Kampala – Uganda is considering legislation to regulate bar opening times and limit sales and advertising of alcohol in a bid to cut down consumption in one of Africa’s heaviest drinking nations.
A bill has been submitted to parliament to bring in a host of restrictions and raise awareness about the dangers of alcohol, its sponsor Sarah Opendi told AFP Friday.
Many people perish every year in the East African country after consuming toxic liquor made in backstreet distilleries, but the deaths usually go unreported.
“The harmful use of alcoholic beverages causes a high burden of disease and has serious social and economic consequences on the well-being of the society including domestic violence and harm to members of the society,” said Opendi, an MP and former health minister.
“The law we want in place is for government to regulate what time people should go to bars and this should be after working hours, not someone waking up from bed early morning and going into a bar as the rest of the population are going to work,” she added.
According to World Health Organisation data published in 2018, Uganda is ranked among the top alcohol per capita consuming countries in Africa, with an estimated 9.5 litres per person over 15.
Consumer data company Statista meanwhile said that in 2018, over 60 percent of Uganda’s alcohol market was illicit, making it the largest in Africa.
In one of the most recent cases, 17 people died and scores were admitted to hospital in August after consuming toxic liquor from a roadside kiosk in the northern city of Arua.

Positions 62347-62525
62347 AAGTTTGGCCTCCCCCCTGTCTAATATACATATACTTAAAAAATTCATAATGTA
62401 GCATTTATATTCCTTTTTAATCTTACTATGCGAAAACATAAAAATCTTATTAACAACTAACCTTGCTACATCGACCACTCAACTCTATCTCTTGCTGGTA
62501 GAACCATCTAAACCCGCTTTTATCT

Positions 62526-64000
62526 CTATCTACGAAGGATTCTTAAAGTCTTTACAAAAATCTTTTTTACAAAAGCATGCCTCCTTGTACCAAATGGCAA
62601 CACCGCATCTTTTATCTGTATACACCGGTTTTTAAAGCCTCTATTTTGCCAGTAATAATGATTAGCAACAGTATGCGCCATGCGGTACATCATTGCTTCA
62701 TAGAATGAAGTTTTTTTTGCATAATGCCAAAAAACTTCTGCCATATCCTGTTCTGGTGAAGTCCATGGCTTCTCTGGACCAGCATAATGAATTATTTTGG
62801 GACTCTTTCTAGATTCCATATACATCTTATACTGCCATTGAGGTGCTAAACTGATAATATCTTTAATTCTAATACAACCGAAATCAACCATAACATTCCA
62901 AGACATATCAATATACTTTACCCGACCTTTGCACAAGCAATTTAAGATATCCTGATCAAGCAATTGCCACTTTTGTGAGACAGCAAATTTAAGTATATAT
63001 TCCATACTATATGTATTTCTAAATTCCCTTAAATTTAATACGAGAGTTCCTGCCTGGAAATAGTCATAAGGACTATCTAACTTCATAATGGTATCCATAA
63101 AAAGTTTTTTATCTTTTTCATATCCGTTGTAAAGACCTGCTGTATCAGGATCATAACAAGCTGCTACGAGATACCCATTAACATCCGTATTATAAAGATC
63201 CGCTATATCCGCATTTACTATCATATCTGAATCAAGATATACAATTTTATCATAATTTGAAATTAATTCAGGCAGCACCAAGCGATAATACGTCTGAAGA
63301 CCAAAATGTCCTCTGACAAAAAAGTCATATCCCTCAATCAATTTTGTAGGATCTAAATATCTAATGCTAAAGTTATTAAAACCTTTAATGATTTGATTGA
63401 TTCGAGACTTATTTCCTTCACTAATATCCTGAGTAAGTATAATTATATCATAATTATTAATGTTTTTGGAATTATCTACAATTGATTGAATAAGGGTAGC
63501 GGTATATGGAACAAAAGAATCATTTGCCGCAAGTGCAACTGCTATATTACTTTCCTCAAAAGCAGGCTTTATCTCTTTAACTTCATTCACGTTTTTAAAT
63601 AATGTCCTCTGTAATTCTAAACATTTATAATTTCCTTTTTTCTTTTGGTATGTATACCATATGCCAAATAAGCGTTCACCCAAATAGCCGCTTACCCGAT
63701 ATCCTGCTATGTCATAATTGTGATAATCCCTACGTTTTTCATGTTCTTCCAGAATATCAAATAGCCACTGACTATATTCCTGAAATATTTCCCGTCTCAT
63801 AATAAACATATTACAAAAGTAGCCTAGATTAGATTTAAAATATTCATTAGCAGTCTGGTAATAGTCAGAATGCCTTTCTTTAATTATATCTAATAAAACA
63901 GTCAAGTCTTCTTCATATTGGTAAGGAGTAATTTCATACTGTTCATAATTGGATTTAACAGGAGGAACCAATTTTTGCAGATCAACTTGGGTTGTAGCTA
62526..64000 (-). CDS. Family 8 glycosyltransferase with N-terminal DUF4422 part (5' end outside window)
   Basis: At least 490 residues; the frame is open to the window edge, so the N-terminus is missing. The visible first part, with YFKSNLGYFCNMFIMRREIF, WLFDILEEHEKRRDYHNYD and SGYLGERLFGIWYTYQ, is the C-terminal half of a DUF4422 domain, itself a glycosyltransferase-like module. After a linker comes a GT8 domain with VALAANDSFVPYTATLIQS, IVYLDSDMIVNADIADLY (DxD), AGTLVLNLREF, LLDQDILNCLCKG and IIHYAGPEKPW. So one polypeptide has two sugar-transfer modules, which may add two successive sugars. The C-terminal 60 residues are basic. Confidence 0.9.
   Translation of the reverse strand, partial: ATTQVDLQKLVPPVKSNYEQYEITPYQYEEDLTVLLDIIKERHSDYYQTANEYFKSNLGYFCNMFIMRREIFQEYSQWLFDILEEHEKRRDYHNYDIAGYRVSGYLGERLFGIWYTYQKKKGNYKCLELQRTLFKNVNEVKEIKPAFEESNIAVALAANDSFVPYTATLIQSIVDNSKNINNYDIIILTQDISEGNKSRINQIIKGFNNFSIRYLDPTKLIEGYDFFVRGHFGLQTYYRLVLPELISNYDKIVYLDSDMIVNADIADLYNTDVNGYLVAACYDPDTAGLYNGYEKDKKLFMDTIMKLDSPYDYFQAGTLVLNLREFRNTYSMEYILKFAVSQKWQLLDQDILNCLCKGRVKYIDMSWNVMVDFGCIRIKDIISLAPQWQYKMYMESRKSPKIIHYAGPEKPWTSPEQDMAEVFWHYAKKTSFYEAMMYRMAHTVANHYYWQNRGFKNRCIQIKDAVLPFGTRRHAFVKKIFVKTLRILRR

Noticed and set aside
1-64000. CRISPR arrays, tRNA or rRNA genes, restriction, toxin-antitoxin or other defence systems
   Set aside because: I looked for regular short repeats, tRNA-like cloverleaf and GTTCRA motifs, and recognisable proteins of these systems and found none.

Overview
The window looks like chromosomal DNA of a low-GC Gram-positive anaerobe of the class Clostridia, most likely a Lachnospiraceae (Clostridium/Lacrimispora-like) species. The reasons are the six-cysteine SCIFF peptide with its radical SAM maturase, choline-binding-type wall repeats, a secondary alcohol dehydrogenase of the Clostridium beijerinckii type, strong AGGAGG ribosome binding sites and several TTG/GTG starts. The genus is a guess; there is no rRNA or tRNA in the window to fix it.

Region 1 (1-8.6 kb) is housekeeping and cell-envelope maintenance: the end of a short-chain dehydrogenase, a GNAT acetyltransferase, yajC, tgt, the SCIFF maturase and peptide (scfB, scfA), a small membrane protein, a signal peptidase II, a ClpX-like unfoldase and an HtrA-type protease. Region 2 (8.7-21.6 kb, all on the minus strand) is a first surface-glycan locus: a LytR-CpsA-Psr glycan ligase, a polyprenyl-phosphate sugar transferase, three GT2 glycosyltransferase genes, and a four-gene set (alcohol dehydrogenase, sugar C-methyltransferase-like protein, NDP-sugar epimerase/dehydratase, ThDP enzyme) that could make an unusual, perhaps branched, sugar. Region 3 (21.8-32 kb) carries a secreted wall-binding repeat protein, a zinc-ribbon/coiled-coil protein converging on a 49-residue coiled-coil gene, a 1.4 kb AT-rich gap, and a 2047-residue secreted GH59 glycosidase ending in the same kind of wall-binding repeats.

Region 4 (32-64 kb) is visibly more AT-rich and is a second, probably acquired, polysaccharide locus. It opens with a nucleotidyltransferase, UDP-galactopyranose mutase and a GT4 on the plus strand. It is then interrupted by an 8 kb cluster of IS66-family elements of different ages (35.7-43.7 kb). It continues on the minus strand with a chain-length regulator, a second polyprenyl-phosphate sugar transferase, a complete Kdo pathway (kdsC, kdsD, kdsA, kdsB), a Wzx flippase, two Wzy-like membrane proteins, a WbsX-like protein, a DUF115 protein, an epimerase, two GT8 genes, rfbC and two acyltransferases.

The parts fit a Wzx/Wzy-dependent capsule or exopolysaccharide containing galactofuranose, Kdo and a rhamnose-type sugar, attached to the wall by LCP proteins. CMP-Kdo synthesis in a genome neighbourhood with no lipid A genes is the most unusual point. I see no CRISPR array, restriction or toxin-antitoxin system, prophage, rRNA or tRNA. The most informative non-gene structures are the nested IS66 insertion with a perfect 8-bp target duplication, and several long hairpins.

The Alcohol Control Bill 2022 calls for regulations to license those trading in alcohol, ban sales to certain persons and to regulate the promotion and advertising of alcoholic drinks.
The bill also seeks to create public awareness about the dangers of excessive consumption “to rehabilitate, counsel and treat persons who have developed mental challenges arising from the excessive use of alcoholic drinks”.
But the proposed legislation is expected to run into opposition from breweries which pump billions of shillings into the national coffers through taxes, and create thousands of jobs in the sector and linked industries.
“The bill is brought in bad faith. You cannot put a limit on the time someone should start drinking a beer or leave the bar,” said Alfred Komakech, 37, a manager at Top Pub, a popular 24-hour spot in Kampala’s central business district.
“If parliament values the contribution of alcoholic drinks industry to the economy, they should not entertain the bill.”